Transitions are beautiful:
Darkness turns to dawn. Birdsong breaks the silence of early morning. Wind-folded leaves shimmy before the arrival of a summer thunderstorm. Earthy smells rise up after the deluge has passed. The first spring wildflower breaks through a warming forest floor. Leaves blush into fall. A child is born. A baby’s stumbling first steps. The euphoria of a first crush and the pains of a first heartbreak. All of these moments contain seeds of beauty worth cultivating into art.
Even the passing of a loved one from this life can summon beauty to walk alongside the pain. Photographers such as Henri Cartier-Bresson famously understood the beauty that exists in moments of transition: the decisive moments that briefly materialize in the space between two passing planes of existence.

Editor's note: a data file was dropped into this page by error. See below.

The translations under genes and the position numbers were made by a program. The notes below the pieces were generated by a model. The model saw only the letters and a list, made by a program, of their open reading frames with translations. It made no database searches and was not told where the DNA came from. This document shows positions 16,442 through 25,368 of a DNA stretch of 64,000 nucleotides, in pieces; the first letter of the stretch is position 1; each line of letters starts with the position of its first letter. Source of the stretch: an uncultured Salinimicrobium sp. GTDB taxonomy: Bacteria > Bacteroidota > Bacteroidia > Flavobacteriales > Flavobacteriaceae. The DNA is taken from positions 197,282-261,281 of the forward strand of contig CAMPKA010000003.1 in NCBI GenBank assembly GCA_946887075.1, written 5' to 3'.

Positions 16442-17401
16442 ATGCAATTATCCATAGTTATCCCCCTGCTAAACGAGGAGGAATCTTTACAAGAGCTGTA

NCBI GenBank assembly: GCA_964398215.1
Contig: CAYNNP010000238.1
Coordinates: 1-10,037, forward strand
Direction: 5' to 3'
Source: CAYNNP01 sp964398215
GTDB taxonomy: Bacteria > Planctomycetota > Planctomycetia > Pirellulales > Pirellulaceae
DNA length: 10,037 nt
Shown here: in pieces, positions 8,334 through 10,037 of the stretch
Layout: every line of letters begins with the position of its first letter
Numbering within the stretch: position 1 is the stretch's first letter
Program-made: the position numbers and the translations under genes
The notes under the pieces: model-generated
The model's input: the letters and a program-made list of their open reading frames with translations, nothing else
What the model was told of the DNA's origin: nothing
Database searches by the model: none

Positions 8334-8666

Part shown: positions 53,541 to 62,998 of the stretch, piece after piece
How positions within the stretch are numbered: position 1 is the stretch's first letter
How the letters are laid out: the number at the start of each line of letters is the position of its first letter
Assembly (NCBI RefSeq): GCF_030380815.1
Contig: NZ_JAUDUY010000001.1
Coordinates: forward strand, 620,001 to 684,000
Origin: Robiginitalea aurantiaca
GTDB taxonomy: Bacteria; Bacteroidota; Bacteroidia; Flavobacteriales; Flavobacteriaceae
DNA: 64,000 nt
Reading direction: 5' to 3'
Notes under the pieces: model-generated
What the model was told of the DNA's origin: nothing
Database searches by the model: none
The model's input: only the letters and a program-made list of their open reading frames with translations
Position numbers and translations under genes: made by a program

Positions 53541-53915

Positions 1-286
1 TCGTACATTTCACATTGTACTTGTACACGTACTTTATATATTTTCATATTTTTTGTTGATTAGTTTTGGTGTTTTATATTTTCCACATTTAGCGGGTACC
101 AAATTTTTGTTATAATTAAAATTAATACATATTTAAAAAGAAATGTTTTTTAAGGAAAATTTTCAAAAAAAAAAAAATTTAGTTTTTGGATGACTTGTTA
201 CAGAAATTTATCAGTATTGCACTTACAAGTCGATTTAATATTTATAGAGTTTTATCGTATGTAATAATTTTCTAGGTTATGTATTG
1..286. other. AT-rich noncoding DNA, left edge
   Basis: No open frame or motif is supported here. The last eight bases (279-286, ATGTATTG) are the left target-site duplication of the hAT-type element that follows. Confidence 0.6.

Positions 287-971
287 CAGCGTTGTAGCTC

If you take a moment to mentally flip through the photos that really move you, I suspect that many of them are of transitional moments. In this regard, photography has an advantage over other forms of media. Film, for example, may be able to document processes in ways that are impossible for the naked eye, but photography can take that single “throw away” moment and make a monument of it.
A photographer who has the patience and discipline to observe, anticipate and capture these moments stands a high probability of creating images that will spellbind audiences and teach us something special about the world around us. The glue that binds two concurrent events together is as important as the events themselves.
Perhaps this is our art form’s greatest gift to the world.